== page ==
2013 has certainly been a landmark year, and we have seen both social and financial gains dance across the headlines of various news publications. We watched as the S&P 500 hit an all-time closing high of 1,682.50 in July, and we watched history be made with the United States Supreme Court’s ruling on DOMA.
While I still do not have access to a crystal ball, the fiscal outlook for 2013 will certainly determine a large portion of the way the growth within the Advertising Industry, among other industries, will play out.
The Way I See It
- I see the industry continuing to evolve to adapt to changing consumer trends, marketer needs and media evolution.
- I see the advertising industry continuing to be an important engine of business growth and job creation.
- I see the advertising industry as the storytellers that allow marketers to better inform the public and help businesses promote their brands and sell their products and services.
- I see the advertising business working hard to do with less, while attracting and retaining the best and most creative talent.
- I see the advertising industry needing to be fairly and reasonably compensated to do all that I just said.
The Way The Industry Sees It
I sat down with Neal Grossman, Chief Compensation Officer of TBWA Worldwide and Chief Operating Officer of TBWA\Chiat\Day’s Los Angeles office, to discuss the economic outlook and agency forecast for the industry in the year ahead.
There has been a great deal of press lately surrounding advertisers extending their payment terms. What are your thoughts on this?
I don’t see this as anything new or as the sign of a new trend. Larger advertisers in particular have for years been looking for ways to extend payment terms. Aside from media spend, agency fees and production represent a significant portion of their remaining marketing spend. Agencies, however, are not able to, nor should they have to, act as banks for their clients. In terms of agency fees, we don’t have much flexibility in the payment of our own costs. 80% of our costs (such as staff costs, rent, taxes, etc.) are paid within 30 days or less and less than 7% are paid after 60 days. To accept extended payment terms effectively is accepting a reduction in the agency’s profit margin and for smaller agencies it can create significant cash flow issues. With smaller agencies, it could even put them out of business. With regard to production companies, they are similarly situated where a significant portion of their costs are talent related and costs that need to be paid up front.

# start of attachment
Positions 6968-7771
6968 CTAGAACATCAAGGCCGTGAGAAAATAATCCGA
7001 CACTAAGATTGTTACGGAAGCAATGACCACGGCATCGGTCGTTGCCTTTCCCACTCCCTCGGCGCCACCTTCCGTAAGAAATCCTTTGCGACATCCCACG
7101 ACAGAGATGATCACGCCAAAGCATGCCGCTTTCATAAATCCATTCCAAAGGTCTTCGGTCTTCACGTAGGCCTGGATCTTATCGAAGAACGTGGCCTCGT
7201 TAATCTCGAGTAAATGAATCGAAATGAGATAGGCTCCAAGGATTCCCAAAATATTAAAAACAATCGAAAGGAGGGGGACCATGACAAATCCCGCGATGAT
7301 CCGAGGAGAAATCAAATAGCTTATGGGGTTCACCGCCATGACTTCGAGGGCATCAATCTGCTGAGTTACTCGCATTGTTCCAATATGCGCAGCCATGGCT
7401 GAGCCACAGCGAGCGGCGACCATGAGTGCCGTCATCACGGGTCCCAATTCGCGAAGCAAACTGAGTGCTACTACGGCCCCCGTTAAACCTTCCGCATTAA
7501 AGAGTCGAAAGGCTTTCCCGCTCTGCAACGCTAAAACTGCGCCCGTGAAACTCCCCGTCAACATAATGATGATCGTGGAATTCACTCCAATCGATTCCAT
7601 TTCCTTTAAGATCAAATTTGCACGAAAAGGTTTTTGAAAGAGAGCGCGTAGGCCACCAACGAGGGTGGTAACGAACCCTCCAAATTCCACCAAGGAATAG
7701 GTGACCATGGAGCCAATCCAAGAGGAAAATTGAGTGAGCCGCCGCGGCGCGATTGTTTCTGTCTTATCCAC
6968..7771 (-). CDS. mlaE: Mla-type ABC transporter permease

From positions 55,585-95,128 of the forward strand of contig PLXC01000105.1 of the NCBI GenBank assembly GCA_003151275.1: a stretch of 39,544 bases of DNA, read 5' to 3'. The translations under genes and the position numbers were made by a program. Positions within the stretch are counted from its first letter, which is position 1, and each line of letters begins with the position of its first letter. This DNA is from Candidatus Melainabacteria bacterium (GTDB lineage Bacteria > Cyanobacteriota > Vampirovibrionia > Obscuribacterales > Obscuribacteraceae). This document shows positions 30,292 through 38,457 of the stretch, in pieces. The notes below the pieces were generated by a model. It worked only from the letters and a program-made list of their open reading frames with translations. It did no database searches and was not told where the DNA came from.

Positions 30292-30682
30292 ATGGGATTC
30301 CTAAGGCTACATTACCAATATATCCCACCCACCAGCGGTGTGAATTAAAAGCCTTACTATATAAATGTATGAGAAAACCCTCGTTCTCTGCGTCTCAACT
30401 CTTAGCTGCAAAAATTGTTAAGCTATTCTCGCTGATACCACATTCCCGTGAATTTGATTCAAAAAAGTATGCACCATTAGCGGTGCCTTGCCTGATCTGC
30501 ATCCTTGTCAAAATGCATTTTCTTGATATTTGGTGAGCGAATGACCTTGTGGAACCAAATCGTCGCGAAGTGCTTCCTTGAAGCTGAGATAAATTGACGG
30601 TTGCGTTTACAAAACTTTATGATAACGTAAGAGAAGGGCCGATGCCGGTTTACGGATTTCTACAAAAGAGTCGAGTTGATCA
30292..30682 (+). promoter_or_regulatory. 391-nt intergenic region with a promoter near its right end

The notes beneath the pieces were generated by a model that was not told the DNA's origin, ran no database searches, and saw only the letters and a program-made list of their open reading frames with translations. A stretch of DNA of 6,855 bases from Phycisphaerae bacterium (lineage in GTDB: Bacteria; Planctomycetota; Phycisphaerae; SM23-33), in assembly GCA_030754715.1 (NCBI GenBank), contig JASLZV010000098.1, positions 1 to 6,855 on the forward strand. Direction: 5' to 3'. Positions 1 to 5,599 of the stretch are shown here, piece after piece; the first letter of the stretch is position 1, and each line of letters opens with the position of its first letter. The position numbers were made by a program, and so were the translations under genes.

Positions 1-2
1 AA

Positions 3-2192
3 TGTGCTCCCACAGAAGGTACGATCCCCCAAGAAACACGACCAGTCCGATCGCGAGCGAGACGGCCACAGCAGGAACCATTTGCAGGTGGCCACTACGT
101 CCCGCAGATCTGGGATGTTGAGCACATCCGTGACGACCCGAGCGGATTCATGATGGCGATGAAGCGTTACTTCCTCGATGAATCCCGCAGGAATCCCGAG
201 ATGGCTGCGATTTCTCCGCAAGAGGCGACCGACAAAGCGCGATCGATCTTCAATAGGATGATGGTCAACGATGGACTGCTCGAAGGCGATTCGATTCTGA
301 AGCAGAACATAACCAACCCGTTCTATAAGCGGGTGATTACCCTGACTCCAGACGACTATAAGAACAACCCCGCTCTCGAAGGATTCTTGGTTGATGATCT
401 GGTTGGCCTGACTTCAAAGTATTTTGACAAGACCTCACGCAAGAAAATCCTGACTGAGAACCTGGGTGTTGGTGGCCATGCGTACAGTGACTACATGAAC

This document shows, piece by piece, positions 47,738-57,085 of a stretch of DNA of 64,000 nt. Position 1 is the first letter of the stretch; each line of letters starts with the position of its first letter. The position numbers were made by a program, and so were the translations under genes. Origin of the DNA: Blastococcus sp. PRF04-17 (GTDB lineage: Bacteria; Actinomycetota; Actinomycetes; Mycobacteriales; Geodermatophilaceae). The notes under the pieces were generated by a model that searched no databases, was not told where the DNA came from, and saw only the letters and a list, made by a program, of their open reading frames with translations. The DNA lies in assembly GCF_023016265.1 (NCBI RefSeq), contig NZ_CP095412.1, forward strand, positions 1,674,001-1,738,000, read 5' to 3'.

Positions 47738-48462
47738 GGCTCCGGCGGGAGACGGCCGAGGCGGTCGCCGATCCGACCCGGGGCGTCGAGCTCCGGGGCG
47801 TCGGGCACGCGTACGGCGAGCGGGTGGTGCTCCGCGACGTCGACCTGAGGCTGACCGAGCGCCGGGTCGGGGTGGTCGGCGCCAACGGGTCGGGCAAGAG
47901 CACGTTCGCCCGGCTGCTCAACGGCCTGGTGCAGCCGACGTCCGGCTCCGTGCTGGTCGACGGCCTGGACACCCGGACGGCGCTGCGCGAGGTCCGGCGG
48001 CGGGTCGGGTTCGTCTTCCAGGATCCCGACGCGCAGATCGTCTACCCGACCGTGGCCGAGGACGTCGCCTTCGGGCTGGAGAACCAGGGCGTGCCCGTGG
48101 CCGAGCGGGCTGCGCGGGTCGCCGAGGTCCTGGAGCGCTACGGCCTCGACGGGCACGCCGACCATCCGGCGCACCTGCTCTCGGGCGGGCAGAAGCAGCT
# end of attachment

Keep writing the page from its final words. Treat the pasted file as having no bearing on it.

A lot has been said about value compensation in recent years and most advertisers seem to equate that with implementing some form of pay-for-performance. Does this address value compensation as agencies see it?
While the adoption of pay-for-performance has become more common place, it’s not been meaningful because there is often not a significant and achievable upside. The criteria is often subjective and we’ve seen examples where it’s been used as an excuse not to pay the agency, where junior clients are given equal weighting as senior clients in their evaluations of the agency and where procurement criteria related to cost savings and process are weighted more heavily than marketing criteria. Further, a common way pay-for-performance criteria are scaled uses a minimum threshold of “meets expectations” before any portion of the bonus is earned. And yet, most people’s expectations are that work be “above average.” So, the scales are biased to begin with because “meets expectations” (above average) as a beginning threshold for earning a bonus might not yield any bonus for above average work, and 100% of the bonus is often not achieved even when the marketing results are exceptional. As a result, pay-for-performance is generally not material and won’t be accepted by agencies as a substitute for base compensation they feel is inadequate.